Blockchain’s Impact on the Supply Chain from Farm to Store

Blockchain’s Impact on the Supply Chain from Farm to Store

After having tested Blockchain internally in tracking mangoes, on June 25, 2018 Walmart announced that it would join the IBM Food Trust and help create a global supply chain system leveraging blockchain tech. By doing so, Walmart seeks to decrease food safety issues and increase response times when issues occur. Additionally, Walmart wants to gain valuable visibility into the produce supply chain, from farm-to-store. Last week Walmart applied pressure on its suppliers, urging them to begin leveraging blockchain tracking technology by 2019.

This announcement is a definitive step towards the commercial use of blockchain to enable technology solutions solving real business problems. Blockchain advocates often talk about the potential of blockchain but lament that it still lacks realistic use cases – resulting in a technology that is viewed as hypothetical. Hopefully by next September, when Walmart is targeting the rollout of this system, companies will have a tangible example of the value blockchain can provide.

While there are clear benefits to Walmart, it’s important to understand the role and possible value of blockchain technology for the entire supply chain. During the annual Soy in the City event we had the opportunity to hear from a key member of that supply chain: the farmer.

During our discussions, farmers expressed how blockchain tech would likely require an investment in devices to capture and write transactions to the chain. Farmers saw value in leveraging these devices to automatically track yield production, crop quality, and pesticide levels. However, they had concerns with the initial investment costs and the accuracy of this type of technology to correctly measure and collect data.

Precision farming already exists – farmers are tracking fertilizer, seeds, and yields through IOT devices. There are barriers to entry and a need for increased accuracy, but with time we will see increases in accuracy and decreased costs. Once those challenges are overcome, blockchain can bring several benefits. For example, the ability to distribute farming data to all members of the chain in real time. With real-time information farmers can react within minutes as opposed to days. Additionally, removing siloed data sets allows all members of the chain to react to the information. For example, suppliers could make additional purchases if forecasted yield amounts were low.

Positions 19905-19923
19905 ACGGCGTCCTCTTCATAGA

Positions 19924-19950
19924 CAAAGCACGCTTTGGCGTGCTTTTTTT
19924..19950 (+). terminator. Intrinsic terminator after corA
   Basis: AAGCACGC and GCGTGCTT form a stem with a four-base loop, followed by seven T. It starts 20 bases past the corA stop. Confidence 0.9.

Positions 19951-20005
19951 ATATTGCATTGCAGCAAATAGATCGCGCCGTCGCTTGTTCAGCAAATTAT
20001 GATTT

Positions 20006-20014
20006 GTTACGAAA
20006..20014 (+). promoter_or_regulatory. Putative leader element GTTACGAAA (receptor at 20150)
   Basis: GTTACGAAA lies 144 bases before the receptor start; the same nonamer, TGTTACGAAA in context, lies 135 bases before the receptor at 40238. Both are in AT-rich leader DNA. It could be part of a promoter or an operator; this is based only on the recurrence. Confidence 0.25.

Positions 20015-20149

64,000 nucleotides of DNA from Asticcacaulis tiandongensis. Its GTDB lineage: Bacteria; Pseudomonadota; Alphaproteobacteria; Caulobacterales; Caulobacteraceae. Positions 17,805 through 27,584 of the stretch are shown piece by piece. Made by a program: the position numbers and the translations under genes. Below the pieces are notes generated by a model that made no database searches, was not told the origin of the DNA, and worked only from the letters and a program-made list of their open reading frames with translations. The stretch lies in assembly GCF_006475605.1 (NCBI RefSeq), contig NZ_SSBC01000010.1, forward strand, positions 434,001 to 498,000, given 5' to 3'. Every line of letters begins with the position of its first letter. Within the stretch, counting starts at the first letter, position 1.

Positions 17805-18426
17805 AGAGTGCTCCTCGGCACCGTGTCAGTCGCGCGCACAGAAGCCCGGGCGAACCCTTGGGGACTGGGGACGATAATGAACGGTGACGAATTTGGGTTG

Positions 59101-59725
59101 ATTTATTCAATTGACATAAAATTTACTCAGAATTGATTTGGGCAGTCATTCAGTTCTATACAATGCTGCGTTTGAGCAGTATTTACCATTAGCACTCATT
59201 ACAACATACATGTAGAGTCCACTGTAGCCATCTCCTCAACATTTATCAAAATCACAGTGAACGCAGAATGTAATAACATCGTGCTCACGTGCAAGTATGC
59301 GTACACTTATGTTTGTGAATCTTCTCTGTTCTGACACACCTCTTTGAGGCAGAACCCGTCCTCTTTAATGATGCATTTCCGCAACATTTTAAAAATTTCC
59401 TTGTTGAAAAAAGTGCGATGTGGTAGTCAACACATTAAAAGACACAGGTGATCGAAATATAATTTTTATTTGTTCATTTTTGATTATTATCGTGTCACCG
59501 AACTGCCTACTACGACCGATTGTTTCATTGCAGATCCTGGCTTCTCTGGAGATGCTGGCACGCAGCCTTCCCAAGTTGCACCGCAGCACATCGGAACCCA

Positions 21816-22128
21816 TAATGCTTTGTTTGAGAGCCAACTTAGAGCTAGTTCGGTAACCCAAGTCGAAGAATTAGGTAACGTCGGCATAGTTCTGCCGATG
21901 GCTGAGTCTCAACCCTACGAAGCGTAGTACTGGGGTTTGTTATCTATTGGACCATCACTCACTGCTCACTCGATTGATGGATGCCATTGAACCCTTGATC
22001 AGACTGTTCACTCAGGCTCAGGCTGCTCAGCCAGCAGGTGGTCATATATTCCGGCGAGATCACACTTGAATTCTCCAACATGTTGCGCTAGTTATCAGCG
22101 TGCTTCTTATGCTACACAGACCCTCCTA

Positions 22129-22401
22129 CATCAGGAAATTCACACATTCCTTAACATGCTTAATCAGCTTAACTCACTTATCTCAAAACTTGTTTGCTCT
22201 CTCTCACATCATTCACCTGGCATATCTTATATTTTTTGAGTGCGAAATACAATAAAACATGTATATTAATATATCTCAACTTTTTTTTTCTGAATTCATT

Farmers were also interested in blockchain’s ability to reduce the need for brokers. Today farmers work with brokers to represent their crops on the market. If blockchain could bypass those brokers, going straight to purchasers, like Walmart, it would result in cost savings for the farmer and purchaser.

This is where we at WMP see great potential – disintermediation through blockchain. By leveraging the characteristics of the blockchain (consensus, immutability and smart contracts) traditional intermediaries that support marketplace transactions would not be necessary. We are seeing this disruption in the financial market in the removal of third parties, like banks, to transfer value across the globe – it is only a matter of time for the disruption to spread to other markets.

Lastly, farmers saw value in automating traceability to reduce the impact of recalls and minimize the reach of recalls. Leveraging the immutability and auditability of data added to a blockchain (key functionalities of the technology), all parties on the supply chain have access to trusted data.  By automating traceability, the need for manual documentation and detailed review of handwritten notes decreases resulting in less disruption to farmer. Walmart’s blockchain use cases will help move this forward.

While we are excited to see Walmart drive blockchain adoption, it’s important to look at the potential impact blockchain would have throughout the supply chain. As you look to your business and assess the potential of blockchain, considering the full impact of incorporating the technology into your technology stack is critical to ensure appropriate application of the technology. The implementation of a technology like blockchain has impacts throughout the technology ecosystem.  At West Monroe Partners we partner with clients to help them realize the full potential and understand the holistic impact of cutting edge technologies like Blockchain. If you’re interested in learning more, please don’t hesitate to reach out.

Phone: 312-602-4000
Email: marketing@westmonroepartners.com
222 W. Adams
Chicago, IL 60606
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